A Model Reference Approach for Interarea Modal Damping in Large Power Systems

Part of the Power Electronics and Power Systems book series (PEPS, volume 3)


In this chapter, we present a set of results on the design of dynamic controllers for electromechanical oscillation damping in large power systems using Synchronized Phasor Measurements. Our approach consists of three steps, namely – (1) Model Reduction, where phasor data are used to identify second-order models of the oscillation clusters of the system, (2) Aggregate Control, where state-feedback controllers are designed to achieve a desired closed-loop transient response between every pair of clusters, and finally (3) Control Inversion, where the aggregate control design is distributed and tuned to actual realistic controllers at the generator terminals until the interarea responses of the full-order power system matches the respective inter-machine responses of the reduced-order system. Although a general optimization framework is needed to formulate these three steps for any n-area power system, we specifically show that model reference control (MRC) can be an excellent choice to solve this damping problem when the power system consists of two dominant areas, or equivalently one dominant interarea mode. Application of MRC to such two-area systems is demonstrated through topological examples inspired by realistic transfer paths in the US grid.


  1. 1.
    Chow JH, Peponides G, Kokotovic PV, Avramovic B, Winkelman JR (1982) Time-scale modeling of dynamic networks with applications to power systems. Springer, New YorkMATHCrossRefGoogle Scholar
  2. 2.
    Dobson I (1992) Observations on the geometry of saddle node bifurcation and voltage collapse in electric power systems. IEEE Trans Circuit Syst—Part 1 39(3):240–243Google Scholar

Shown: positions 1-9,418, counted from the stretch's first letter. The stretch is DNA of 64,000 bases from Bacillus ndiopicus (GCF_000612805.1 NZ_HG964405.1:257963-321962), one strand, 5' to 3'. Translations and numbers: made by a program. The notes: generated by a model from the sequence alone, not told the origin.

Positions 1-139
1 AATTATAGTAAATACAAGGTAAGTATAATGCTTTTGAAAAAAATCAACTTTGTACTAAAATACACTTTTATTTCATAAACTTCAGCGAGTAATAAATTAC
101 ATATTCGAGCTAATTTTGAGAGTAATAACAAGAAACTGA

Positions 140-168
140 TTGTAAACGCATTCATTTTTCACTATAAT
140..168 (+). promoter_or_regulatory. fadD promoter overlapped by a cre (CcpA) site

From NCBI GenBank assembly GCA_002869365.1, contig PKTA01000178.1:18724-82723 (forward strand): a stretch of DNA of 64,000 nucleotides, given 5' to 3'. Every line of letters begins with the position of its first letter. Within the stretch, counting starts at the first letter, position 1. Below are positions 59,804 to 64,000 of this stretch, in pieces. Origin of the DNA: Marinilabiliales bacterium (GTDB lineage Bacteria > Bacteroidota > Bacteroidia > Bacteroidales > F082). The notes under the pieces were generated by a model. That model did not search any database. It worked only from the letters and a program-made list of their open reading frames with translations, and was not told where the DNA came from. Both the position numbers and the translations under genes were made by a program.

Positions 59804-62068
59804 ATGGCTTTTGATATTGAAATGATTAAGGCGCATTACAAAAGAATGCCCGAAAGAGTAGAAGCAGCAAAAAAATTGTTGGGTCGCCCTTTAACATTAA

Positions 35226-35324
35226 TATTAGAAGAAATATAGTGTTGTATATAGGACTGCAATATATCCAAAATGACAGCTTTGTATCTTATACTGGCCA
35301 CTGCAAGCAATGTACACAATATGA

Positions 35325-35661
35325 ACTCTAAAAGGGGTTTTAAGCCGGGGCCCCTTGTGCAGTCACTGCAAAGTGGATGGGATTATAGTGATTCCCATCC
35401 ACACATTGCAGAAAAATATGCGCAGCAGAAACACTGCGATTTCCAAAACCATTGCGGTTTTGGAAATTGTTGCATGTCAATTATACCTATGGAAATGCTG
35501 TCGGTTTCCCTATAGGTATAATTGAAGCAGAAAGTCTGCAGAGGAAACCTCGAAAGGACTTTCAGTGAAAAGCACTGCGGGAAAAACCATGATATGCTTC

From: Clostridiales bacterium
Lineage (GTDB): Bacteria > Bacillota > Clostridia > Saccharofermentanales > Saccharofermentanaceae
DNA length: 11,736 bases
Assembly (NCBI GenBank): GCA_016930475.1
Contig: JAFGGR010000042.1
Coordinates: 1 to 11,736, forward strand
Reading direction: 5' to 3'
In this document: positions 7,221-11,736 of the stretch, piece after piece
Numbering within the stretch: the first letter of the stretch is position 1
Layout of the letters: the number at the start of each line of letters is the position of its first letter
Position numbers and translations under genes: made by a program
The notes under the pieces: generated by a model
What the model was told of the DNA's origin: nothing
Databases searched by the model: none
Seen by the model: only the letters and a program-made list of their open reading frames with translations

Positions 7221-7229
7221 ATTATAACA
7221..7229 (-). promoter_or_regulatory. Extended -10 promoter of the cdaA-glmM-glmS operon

3. 3.
    Willems JL, Willems JC (1970) The application of lyapunov methods to the computation of transient stability regions for multimachine power systems. IEEE Trans Power App Syst 89(5/6): 795–801CrossRefGoogle Scholar
  4. 4.
    Pai MA (1989) Energy function analysis for power system stability. Kluwer Academic Publishers, MACrossRefGoogle Scholar
  5. 5.
    Phadke AG, Thorp JS, Adamiak MG (1983) New measurement techniques for tracking voltage phasors, local system frequency, and rate of change of frequency. IEEE Trans Power App Syst 102:1025–1038CrossRefGoogle Scholar
  6. 6.
    Liu Y et al (2006) A US-wide power systems frequency monitoring network. In: Proceedings of the IEEE PES general meeting, Montreal, QC, Canada, June 2006Google Scholar
  7. 7.
    Hauer JF, Demeure CJ, Scharf LL (1990) Initial results in prony analysis of power system response signals. IEEE Trans Power Syst 5(1):80–89CrossRefGoogle Scholar
  8. 8.
    Messina AR, Vittal V, Ruiz-Vega D, Enriquez-Harper G (2006) Interpretation and visualization of wide-area pmu measurements using hilbert analysis. IEEE Trans Power Syst 21(4): 1760–1771CrossRefGoogle Scholar
  9. 9.
    Emami R, Abur A (2009) Reliable placement of synchronized phasor measurements on network branches. In: Proceedings of the IEEE PSCE, Seattle, WA, March 15–19, 2009Google Scholar
  10. 10.
    Dagle JE (2004) Data management issues associated with the August 14, 2003 Blackout Investigation. In: IEEE PES General Meeting, CO, June 2004Google Scholar
  11. 11.
  12. 12.
    Chakrabortty A, Chow JH, Salazar A (2011) A measurement-based framework for dynamic equivalencing of power systems using wide-area phasor measurements. IEEE Trans Smart Grid 1(2):68–81CrossRefGoogle Scholar
  13. 13.
    Pal B, Chaudhuri B (2005) Robust control in power systems. Springer, New YorkGoogle Scholar
  14. 14.
    Trudnowski DJ, Dagle JE (1997) Effects of generator and static-load nonlinearities on electromechanical oscillations. IEEE Trans Power Syst 12(3):1283–1289CrossRefGoogle Scholar
  15. 15.
    Oppenheim AV, Schafer RW (1989) Discrete-time signal processing. Prentice Hall, Upper Saddle River, NJMATHGoogle Scholar
  16. 16.
    Tao G (2003) Adaptive control analysis design and analysis. Wiley, New JerseyMATHCrossRefGoogle Scholar
  17. 17.
    Taylor CW, Erickson DC, Martin KE, Wilson RW, Venkatasubramanian V (2005) WACS—wide-area stability and voltage control system: R&D and online demonstration. Proc IEEE 93(5):892–906CrossRefGoogle Scholar
  18. 18.
    Kamwa I, Grondin R, Hebert Y (2001) Wide-area measurement based stabilizing control of large power systems—a decentralized/hierarchical approach. IEEE Trans Power Syst 16(1):136–153CrossRefGoogle Scholar

Copyright information

© Springer Science+Business Media, LLC 2012

Authors and Affiliations

  1. 1.North Carolina State UniversityRaleighUSA

Personalised recommendations